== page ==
AAS 204th Meeting, June 2004
Session 8 UV/Optical Universe at Ultra-High Angular Resolution
Topical Realted Poster, Monday, May 31, 2004, 9:20am-6:30pm, Ballroom

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[8.11] Approaches to Metrology and Pointing for a Long Baseline UV/Optical Imaging Interferometer in Space

J.D. Phillips, M. Karovska (SAO/CfA)

A space-based imaging interferometer with km-scale baselines will have an angular resolution of ~30 microarcsec at 1500A and will need to keep its pointing direction constant to within a few microarcsec. This task has two components: sensing internal distances between subapertures and from subapertures to the beam-combining hub, and sensing the effective pointing direction with respect to the sky. Monitoring the internal distances will be done with laser distance gauges, and the geometry of those gauges is a critical part of the design of the interferometer. The design should be guided by the following principles: direct relation to the required quantity, precision, stability, minimum laser gauge count, and simplicity. We will describe candidate laser gauge designs and estimate their performance for different configurations. The pointing reference can in some cases be the observed target itself. However, observations of faint or diffuse targets require an approach which does not use light from the observed target. We consider approaches of referencing to other stars, or of ultra-high precision rotation-sensing references, or a combination of both. With the combination, the stellar reference could be of a modest size, and long-term drift could be tolerated in the inertial reference. Important to these studies will be a predicted spectrum of disturbances of the spacecraft orbits. We will discuss the fringe visibility attainable with the candidate pointing and metrology system, and any other measures that may be required to assure adequate visibility.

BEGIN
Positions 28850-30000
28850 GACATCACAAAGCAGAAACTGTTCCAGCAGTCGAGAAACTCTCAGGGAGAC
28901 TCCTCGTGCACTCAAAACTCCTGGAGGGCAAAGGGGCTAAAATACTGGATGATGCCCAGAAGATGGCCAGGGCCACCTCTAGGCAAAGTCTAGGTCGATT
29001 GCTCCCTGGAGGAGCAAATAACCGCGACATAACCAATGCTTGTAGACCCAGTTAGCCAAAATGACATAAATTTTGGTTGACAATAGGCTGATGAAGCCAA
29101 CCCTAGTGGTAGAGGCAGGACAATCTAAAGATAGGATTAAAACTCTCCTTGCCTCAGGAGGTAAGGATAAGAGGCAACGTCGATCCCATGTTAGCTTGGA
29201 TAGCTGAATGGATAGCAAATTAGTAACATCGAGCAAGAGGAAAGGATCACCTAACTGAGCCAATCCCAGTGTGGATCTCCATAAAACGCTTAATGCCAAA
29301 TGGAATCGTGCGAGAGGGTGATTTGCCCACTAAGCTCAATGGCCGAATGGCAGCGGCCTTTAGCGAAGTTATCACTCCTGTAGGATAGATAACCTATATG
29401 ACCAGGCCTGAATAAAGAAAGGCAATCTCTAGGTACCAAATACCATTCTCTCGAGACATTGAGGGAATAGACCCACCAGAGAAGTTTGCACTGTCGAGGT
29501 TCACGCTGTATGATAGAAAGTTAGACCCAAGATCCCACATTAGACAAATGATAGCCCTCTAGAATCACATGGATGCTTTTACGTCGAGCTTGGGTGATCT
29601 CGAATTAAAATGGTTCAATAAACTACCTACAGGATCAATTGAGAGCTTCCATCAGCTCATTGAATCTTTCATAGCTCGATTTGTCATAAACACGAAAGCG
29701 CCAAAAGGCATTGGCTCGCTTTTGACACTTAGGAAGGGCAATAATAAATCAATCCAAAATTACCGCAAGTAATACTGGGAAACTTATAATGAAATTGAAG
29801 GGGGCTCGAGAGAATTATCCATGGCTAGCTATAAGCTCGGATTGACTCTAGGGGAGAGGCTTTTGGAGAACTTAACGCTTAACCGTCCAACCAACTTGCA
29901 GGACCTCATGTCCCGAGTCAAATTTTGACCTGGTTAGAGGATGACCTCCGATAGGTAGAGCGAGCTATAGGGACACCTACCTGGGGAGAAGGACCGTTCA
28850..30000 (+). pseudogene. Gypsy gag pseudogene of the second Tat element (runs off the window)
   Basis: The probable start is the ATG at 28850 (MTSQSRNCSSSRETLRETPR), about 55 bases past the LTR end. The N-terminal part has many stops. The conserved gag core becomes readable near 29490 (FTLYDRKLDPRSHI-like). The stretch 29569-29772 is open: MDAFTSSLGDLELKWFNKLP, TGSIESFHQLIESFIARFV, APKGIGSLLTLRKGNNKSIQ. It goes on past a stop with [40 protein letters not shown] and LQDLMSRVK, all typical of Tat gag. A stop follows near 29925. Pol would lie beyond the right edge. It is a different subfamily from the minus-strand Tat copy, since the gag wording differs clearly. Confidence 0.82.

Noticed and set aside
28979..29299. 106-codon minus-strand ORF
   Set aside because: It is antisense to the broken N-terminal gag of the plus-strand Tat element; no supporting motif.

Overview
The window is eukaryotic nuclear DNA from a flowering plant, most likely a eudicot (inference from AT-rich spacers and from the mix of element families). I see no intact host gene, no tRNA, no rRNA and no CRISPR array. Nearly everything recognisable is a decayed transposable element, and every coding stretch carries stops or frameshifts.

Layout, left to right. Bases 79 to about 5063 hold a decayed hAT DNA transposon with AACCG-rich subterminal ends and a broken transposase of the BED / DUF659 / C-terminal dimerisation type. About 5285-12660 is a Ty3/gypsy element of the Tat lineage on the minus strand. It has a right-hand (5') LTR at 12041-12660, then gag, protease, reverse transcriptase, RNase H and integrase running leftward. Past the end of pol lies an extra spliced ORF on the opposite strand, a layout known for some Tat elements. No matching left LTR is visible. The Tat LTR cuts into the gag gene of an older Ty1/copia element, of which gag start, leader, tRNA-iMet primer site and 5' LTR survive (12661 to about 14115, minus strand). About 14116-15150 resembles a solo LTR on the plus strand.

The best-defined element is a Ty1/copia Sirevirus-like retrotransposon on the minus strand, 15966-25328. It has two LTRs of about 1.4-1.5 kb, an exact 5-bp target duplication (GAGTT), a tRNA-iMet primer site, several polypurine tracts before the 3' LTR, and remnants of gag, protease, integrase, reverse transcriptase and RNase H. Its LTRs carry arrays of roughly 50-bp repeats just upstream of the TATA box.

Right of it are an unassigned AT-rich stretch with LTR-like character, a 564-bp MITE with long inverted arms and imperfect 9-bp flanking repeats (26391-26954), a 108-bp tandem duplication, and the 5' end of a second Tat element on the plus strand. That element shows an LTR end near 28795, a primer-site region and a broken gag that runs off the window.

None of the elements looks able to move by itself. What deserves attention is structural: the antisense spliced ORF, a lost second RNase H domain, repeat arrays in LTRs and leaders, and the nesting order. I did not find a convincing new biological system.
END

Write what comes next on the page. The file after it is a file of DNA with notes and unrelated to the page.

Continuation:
The author(s) of this abstract have provided an email address for comments about the abstract: jphillips@cfa.harvard.edu

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